S video cable splitter

vbimport

#1

Is there such a thing as an S-Video cable splitter
And if there is will it degrade the signal

My SAT box only has one S-video output and
I like to connect them to two devices

  1. TV
  2. DVD recorder

reason is so i can get high quality recordings from my sat receiver. Next best thing will be to use the 3RCA (YWR) phono plugs

TIA


#2

I would recommend using the rca plugs. I’ve done a lot of reading on video capture/editing sites/forums, and they always say to use rca over s-video.


#3

What country are you in?


#4

Mind linking me? I’ve always known S-Video to be the step above RCA…


#5

i tooo thought s-video is superior

anyone thinks that a $60 s video cable is significantly better then a $6 s video cable ???


#6

As for splitting, I’d probably just hook up to the TV via the RCA’s… Unless you’ve got a giant screen, I doubt you’ll be able to really tell.


#7

From dvdrhelp.com.

Just found this from Lordsmurf:

:
An S-VHS VCR, a good one, will at least clean up the chroma mess made on ALL VHS tapes. That’s the only real draw to the machine, improving the image quality.

But even then, use composite, not s-video.

From this thread: http://www.videohelp.com/forum/viewtopic.php?t=247084&highlight=vhs

Got to admit that alot of the stuff on the linked page went over my head as there is still alot of conflicting opinion.


#8

Might want to give this a look see.

http://www.netfact.com/crs/projects/syncomat/svideo/

Regards,:slight_smile:


#9

http://www.areasmart.com/faq.htm
A DVD’s picture information is stored as several separate picture elements: Luminance (or brightness), and Red and Blue picture information (Y R-Y B-Y). Transmitting these picture elements separately eliminates artifacts that might occur were they stored together as a composite signal. Composite video signals must be separated into their separate picture components by the television, with variable and unpredictable results. Component video inputs/outputs use three conventional RCA/coaxial cables, and are currently the highest quality video connection available between a DVD player and television. If your television or DVD player does not include component video inputs or outputs, S-Video cabling should be used instead, with composite RCA/RF as a last resort.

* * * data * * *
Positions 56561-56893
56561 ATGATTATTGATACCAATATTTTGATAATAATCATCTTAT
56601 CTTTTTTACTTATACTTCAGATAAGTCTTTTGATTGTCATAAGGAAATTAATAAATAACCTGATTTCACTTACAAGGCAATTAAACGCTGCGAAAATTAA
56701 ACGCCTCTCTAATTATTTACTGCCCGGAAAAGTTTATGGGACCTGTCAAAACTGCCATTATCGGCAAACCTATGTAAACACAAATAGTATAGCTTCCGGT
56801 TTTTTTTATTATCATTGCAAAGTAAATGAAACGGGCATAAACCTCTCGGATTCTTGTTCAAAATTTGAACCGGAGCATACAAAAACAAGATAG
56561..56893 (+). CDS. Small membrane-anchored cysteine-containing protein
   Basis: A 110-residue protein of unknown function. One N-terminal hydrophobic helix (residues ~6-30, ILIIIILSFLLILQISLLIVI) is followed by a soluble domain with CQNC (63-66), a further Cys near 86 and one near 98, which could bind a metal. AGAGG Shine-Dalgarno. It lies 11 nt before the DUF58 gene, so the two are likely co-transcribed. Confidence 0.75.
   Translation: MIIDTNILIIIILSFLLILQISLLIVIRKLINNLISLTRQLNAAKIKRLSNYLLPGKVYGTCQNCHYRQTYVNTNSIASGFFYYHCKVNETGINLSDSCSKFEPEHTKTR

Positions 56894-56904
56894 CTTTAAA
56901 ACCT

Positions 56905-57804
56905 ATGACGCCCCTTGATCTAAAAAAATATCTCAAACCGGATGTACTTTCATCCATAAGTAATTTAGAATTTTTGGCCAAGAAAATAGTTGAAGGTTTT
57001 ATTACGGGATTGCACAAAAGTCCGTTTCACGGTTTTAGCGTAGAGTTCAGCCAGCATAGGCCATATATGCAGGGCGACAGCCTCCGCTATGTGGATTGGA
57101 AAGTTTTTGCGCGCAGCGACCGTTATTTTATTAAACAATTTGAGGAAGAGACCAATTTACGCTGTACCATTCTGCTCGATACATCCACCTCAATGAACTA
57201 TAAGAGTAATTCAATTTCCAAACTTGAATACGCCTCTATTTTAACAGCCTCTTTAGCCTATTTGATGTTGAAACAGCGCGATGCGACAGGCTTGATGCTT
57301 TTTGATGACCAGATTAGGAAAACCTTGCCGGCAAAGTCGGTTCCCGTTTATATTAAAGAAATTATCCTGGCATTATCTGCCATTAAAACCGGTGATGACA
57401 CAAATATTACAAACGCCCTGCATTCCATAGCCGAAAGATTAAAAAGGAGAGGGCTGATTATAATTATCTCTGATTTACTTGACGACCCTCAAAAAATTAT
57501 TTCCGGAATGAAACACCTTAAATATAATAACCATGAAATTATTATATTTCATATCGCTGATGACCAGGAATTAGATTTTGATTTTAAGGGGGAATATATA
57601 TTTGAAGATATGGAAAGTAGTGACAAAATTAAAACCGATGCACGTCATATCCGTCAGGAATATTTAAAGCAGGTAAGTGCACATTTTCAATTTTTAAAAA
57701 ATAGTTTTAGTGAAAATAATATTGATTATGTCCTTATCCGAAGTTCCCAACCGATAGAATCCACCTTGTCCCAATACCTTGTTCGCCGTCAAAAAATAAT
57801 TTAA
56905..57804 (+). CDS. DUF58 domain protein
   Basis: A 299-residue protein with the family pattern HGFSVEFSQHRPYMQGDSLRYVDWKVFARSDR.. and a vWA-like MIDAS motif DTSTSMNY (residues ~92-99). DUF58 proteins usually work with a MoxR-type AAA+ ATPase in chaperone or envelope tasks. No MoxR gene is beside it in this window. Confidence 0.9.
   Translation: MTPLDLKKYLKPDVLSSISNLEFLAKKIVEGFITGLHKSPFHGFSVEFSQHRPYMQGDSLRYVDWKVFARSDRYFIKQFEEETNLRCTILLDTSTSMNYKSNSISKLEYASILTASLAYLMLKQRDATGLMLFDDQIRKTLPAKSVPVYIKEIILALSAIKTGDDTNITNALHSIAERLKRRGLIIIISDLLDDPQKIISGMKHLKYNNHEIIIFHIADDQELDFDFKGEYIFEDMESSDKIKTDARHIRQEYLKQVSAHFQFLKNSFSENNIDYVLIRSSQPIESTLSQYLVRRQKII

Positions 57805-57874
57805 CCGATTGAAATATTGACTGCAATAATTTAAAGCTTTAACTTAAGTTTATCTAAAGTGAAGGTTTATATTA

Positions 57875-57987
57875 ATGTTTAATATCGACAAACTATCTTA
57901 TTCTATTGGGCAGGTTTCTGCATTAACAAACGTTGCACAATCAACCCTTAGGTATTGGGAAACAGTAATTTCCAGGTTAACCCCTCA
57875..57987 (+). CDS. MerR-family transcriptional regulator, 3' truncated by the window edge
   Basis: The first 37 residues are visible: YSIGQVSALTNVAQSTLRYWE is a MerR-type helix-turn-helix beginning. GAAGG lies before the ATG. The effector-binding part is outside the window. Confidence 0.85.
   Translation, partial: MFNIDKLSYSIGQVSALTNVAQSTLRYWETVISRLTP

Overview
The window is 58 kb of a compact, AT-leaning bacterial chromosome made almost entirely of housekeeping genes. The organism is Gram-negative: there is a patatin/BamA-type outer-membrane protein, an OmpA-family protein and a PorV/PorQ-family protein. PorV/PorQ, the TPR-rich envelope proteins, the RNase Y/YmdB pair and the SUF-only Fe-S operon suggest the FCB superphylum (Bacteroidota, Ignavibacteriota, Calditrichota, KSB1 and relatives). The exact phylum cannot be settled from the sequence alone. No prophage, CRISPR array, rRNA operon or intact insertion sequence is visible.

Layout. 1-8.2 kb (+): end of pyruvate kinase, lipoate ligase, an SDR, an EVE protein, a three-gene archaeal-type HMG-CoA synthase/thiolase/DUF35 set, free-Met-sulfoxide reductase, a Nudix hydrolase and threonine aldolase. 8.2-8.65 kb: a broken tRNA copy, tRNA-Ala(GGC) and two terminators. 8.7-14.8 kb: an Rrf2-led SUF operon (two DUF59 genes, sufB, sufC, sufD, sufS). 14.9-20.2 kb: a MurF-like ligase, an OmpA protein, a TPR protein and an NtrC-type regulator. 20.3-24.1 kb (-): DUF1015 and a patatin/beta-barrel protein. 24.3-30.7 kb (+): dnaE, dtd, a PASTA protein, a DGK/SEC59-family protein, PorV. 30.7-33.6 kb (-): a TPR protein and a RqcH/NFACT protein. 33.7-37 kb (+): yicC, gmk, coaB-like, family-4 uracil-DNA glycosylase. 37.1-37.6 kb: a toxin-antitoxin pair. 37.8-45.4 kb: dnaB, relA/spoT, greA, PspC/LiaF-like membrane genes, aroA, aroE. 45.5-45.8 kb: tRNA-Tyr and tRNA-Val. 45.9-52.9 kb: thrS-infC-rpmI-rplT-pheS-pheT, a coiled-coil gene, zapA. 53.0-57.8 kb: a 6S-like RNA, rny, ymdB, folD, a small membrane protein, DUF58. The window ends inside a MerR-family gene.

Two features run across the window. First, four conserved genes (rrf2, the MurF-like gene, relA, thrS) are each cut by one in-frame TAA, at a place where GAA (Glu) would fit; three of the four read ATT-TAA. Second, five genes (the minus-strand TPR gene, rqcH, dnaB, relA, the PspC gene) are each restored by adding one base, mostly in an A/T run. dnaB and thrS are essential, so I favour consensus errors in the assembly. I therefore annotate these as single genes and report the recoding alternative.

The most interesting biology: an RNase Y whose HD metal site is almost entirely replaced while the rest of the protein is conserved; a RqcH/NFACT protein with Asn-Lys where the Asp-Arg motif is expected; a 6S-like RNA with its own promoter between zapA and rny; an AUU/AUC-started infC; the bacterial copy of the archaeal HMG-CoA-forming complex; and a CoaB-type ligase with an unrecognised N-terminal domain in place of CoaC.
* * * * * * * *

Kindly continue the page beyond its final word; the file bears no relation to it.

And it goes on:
#10

Component video inputs/outputs use three conventional RCA/coaxial cables, and are currently the highest quality video connection

Correct.

1st=Component I/O

S-Video cabling should be used

2nd=S-video I/O

with composite RCA/RF as a last resort.

3rd and last desired=Composite I/O

Regards,:slight_smile:


#11

Guess when I said RCA, I should have been specific and said RCA Component cables. Monsters are better, but cost an arm and a leg.


#12

Yeah I guess… “RCA” is pretty much always referring to composite cables (yellow video, white and red audio), I’ve never heard someone call Component video “RCA Component” or anything.


#13

goixiz

A few weeks ago I picked up a S-Video/Analog switch box at Circuit City.

The device has 4 S-Video/Analog Video and Audio inputs. It also has two S-Video outputs. The device also contains an RF Modulator. The RF Modulator lets you send combined audio/video direct to your TV via a Standard TV coaxial RF output to input

It’s called a Terk Video Switch (MOD-41), and you can check it out here:

http://www.circuitcity.com/ssm/Terk-Video-Switch-MOD-41-/sem/rpsm/oid/54993/rpem/ccd/productDetail.do

It has:

4-input RF modulator: Connects up to four A/V source inputs to your coaxial RF input, upgrading older TVs for use with DVD, PVR, VCR, camcorders and video game systems.

Compatible with: Most TVs, including ones with only coaxial RF inputs.

and it sells for: $34.99

It was exactly what I needed and may be what you are looking for.

Eric


#14

goixiz

I just found the same switch for $21.43 at:

http://www.electronicsoutfitter.com/store/mod-41.html

Eric